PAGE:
Moving to the Suburbs: Do Relocating Companies Leave Their Black Employees Behind?
This article examines the responses of black and white workers to their employer's relocation from downtown Detroit to suburban Dearborn. Estimates of move and quit probabilities demonstrate that white employees whose commutes lengthened because of the relocation were more likely to move, but no more likely to quit, than white employees whose commute shortened. Black employees whose commutes lengthened were more likely to both move and quit in the wake of the relocation. In effect, the restrictions on black residential choice imposed by segregation forced approximately 11.3 percent of black workers to quit in the wake of the relocation. Copyright 1996 by University of Chicago Press.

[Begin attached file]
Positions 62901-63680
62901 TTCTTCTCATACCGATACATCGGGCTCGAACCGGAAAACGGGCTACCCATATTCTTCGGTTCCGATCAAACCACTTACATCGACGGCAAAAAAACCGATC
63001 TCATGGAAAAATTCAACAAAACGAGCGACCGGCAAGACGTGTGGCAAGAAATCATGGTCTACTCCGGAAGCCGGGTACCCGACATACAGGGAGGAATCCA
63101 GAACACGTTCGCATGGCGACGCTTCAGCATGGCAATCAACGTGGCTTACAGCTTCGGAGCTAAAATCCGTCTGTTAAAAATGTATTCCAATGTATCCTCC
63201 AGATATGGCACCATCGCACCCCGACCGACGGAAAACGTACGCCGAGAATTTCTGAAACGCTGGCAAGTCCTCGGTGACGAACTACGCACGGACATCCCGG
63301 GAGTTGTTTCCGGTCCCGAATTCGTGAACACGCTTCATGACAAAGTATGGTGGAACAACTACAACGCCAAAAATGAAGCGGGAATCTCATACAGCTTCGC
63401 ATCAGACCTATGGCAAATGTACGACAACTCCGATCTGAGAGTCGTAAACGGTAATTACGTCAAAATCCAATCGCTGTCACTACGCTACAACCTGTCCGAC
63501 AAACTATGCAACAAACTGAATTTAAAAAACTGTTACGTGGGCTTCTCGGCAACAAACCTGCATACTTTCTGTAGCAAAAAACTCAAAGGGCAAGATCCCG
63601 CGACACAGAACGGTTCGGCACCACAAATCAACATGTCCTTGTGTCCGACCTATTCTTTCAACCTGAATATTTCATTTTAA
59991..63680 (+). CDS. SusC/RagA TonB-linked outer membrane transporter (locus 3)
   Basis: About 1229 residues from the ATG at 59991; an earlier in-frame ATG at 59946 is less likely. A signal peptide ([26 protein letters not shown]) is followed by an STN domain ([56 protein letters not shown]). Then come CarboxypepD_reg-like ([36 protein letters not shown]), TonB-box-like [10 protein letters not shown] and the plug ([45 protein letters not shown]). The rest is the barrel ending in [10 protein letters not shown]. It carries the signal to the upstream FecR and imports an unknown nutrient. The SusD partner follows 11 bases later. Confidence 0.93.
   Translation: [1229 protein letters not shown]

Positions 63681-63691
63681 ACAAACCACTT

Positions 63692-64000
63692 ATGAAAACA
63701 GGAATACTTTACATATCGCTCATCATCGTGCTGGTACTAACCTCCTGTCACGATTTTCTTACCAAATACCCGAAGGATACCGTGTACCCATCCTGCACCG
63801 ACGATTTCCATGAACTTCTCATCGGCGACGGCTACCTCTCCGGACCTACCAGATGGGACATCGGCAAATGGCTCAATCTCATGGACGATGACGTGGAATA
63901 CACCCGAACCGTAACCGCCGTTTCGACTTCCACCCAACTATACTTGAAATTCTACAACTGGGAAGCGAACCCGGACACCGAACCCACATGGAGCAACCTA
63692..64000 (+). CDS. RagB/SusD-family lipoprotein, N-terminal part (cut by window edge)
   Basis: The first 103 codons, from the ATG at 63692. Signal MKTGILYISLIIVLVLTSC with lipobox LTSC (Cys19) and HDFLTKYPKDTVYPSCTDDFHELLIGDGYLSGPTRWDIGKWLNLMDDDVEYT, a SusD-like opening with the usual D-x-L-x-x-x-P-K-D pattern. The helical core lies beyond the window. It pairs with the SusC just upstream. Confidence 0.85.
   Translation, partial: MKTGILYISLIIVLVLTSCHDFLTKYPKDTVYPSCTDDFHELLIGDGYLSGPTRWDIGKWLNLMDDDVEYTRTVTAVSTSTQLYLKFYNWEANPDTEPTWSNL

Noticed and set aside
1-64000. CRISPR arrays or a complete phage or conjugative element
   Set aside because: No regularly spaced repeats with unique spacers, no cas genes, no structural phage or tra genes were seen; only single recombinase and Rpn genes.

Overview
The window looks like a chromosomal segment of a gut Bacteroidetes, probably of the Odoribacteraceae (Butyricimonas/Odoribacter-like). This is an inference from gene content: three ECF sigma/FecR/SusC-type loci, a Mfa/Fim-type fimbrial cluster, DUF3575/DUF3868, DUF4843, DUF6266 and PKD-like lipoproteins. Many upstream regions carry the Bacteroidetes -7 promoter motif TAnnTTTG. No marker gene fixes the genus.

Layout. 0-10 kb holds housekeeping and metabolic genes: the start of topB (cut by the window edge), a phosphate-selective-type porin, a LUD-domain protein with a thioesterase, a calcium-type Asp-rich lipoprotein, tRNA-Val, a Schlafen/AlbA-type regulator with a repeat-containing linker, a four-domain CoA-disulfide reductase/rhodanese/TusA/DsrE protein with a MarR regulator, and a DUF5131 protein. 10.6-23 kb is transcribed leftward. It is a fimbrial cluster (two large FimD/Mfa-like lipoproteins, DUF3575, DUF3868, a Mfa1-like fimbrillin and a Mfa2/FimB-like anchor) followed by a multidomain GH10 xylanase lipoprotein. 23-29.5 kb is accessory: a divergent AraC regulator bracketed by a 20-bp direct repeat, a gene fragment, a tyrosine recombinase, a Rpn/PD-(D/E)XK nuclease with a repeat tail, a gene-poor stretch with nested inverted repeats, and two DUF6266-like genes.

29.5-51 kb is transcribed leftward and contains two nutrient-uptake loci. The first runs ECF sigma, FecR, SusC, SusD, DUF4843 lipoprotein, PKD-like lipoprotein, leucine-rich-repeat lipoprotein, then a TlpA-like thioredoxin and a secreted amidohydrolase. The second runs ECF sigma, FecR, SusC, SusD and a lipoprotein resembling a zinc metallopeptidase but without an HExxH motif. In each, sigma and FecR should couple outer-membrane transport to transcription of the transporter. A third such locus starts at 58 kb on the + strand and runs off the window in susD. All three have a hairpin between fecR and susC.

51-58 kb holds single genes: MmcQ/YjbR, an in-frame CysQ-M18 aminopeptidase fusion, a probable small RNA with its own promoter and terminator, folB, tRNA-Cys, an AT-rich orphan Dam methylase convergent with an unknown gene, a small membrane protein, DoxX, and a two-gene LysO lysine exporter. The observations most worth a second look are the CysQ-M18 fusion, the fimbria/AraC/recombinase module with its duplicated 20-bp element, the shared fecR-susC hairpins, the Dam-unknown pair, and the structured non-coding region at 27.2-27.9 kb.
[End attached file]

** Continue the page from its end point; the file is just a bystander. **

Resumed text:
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- Zax, Jeffrey S. & Kain, John F., 1991. "Commutes, quits, and moves," Journal of Urban Economics, Elsevier, vol. 29(2), pages 153-165, March.
- Yinger, John, 1986. "Measuring Racial Discrimination with Fair Housing Audits: Caught in the Act," American Economic Review, American Economic Association, vol. 76(5), pages 881-893, December.
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